• Defend your entire network with multi-layered security protection. The best defenses respond with flexibility to evolving threats—and AI represents one of the biggest potential problems in a generation. That’s why CMIT Solutions surrounds its clients with dynamic tiers of different cybersecurity protections:

    • Anti-spam filters that quarantine many phishing attempts before they land in your inbox
    • Advanced firewalls that provide robust perimeter security
    • Endpoint detection services that protect every device and isolate any specific threats
    • Remote monitoring and IP traffic analysis that identify anomalies and block broad web-based attacks
    • Security incident event management (SIEM) and security operations center (SOC) tools that automate mitigation steps in case of an attack

Stitched together as a whole, these services can construct a defensive wall around any company’s IT ecosystem, offering comprehensive protection from a variety of issues.

• Back up your data regularly, remotely, and redundantly. After being hit by a ransomware attack and having their data stolen or encrypted, many businesses choose to deal with cybercriminals and fork over a pricey Bitcoin ransom that may or may not result in the return of their information. But the same lesson is demonstrated over and over: if a backup version of that data is stored in an off-site location, it can be recovered relatively easily. A trusted IT provider like CMIT Solutions can help remove ransomware from infected machines, reset all affected systems, retrieve data from its latest backup point, and reinstall everything you thought you had lost.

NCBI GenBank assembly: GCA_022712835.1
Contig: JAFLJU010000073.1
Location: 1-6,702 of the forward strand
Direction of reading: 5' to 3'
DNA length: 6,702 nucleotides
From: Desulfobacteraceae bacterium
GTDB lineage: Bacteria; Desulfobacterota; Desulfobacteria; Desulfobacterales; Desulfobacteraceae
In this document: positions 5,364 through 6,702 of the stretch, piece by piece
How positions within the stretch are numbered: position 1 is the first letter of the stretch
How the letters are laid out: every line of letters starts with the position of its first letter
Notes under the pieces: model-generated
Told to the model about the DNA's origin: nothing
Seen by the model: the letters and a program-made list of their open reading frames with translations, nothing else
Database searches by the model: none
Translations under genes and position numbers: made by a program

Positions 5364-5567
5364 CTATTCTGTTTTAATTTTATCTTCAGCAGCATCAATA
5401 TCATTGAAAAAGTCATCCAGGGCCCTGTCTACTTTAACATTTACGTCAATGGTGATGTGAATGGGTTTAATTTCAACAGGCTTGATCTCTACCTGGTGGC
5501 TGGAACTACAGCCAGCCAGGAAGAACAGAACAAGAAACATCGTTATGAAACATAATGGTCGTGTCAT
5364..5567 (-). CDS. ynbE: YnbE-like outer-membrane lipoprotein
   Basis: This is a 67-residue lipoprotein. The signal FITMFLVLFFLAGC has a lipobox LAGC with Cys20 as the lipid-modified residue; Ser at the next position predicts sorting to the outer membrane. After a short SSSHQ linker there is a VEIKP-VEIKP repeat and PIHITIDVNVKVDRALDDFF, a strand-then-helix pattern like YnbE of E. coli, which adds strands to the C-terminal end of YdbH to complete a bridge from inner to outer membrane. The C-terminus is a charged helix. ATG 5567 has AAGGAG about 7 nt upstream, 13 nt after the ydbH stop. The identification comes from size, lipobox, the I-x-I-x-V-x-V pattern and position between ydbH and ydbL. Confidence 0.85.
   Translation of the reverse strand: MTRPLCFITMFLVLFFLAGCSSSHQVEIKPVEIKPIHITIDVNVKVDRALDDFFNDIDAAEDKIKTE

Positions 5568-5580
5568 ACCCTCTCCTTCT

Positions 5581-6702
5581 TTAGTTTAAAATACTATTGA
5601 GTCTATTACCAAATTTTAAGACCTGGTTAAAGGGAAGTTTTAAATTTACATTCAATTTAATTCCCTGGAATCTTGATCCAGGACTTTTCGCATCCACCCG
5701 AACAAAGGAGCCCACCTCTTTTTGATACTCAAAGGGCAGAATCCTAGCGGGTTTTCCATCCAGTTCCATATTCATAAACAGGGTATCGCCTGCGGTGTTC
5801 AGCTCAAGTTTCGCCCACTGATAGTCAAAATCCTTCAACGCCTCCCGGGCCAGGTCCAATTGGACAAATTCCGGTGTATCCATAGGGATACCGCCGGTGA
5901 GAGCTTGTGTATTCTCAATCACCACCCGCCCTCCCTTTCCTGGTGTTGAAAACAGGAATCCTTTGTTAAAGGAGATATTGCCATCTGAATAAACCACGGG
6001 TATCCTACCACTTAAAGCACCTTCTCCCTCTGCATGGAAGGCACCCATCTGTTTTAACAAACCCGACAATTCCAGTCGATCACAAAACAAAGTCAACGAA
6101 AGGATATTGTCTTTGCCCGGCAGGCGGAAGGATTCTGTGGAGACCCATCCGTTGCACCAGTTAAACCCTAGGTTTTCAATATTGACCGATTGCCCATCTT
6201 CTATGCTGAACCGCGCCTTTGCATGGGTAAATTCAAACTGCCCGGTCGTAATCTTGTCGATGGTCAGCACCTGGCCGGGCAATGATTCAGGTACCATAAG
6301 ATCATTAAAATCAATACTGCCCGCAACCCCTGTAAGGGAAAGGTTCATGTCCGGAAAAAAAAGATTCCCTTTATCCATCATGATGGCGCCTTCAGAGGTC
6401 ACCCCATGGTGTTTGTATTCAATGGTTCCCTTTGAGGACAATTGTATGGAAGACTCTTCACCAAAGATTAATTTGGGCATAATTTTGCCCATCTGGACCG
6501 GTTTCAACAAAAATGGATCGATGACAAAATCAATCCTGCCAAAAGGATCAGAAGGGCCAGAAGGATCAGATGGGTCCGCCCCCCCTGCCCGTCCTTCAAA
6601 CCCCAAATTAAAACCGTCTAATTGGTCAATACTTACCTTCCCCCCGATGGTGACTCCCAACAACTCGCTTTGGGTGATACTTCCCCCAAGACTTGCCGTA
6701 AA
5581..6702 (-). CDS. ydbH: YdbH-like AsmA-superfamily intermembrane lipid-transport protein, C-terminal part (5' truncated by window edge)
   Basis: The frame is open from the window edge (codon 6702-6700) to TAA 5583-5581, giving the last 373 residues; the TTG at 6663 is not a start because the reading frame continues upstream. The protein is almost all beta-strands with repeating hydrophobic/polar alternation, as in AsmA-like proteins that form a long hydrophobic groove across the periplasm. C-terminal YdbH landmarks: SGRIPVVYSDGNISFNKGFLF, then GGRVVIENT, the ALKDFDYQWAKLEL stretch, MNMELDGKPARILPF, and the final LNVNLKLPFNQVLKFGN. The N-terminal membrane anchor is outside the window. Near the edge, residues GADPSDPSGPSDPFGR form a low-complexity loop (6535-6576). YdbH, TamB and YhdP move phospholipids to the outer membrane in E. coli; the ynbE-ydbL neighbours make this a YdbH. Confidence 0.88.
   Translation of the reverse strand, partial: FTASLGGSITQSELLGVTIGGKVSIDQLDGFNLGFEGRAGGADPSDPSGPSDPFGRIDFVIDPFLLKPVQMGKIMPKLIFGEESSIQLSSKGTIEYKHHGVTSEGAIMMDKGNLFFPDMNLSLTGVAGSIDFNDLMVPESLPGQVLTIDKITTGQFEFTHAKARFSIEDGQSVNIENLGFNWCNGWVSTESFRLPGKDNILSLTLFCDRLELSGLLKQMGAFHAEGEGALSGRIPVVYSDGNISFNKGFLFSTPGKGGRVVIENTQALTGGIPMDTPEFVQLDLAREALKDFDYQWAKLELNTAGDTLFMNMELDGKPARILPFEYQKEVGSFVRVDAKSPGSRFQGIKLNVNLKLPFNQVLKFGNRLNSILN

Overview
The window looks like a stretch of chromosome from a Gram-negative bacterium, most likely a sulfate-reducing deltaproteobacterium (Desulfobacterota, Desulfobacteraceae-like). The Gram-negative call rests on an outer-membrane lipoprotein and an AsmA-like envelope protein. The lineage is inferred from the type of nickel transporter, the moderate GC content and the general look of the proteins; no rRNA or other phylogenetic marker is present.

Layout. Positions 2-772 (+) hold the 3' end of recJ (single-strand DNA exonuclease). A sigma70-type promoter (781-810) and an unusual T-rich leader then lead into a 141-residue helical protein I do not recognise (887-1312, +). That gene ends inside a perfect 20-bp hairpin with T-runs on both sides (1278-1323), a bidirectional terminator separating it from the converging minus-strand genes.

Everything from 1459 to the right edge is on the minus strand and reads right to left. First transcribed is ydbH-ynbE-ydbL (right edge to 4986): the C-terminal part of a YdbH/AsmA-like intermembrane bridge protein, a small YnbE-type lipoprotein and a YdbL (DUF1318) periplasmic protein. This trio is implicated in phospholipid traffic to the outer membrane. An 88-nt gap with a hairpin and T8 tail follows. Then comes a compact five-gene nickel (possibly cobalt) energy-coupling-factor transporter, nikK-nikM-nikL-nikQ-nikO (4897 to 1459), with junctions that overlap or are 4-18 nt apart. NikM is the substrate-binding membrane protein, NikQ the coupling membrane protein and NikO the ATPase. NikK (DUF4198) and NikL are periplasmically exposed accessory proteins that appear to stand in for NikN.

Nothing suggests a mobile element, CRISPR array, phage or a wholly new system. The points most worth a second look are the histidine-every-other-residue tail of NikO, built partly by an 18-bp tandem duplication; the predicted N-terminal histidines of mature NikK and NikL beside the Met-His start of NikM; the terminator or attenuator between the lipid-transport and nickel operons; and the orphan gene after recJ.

• Recognize the flip side of AI-powered content. Many cybersecurity experts believe that ChatGPT and other chatbots could contain a silver lining. Back-end developers might start to use the tool to quickly scan computer code looking for hidden flaws, while public-facing information security officers could rapidly produce security incident reports that share information about hacks, breaches, and vulnerabilities. As tech blog ZDNet emphasized, even ChatGPT itself has good advice about the future of AI safety. When prompted to detail existing rules that prevent it from being abused for phishing, the tool responded:

“It’s important to note that while AI language models like ChatGPT can generate text that is similar to phishing emails, they cannot perform malicious actions on their own and require the intent and actions of a user to cause harm. As such, it is important for users to exercise caution and good judgment when using AI technology, and to be vigilant in protecting against phishing and other malicious activities.”

At CMIT Solutions, we’re constantly refining our cybersecurity knowledge to understand the impact of new tools like AI, ChatGPT, and chatbots. For 25 years, we’ve helped thousands of companies across North America to defend their data, secure their devices, and respond to changing threats. We also empower employees at every level with training and education so they can serve as the first line of defense, spotting advanced phishing emails and stopping cyberattacks before they start.

If you need help understanding AI-powered tools or beefing up cybersecurity protection for your company, contact CMIT Solutions today. We’re here to help with knowledgeable insight and expert advice.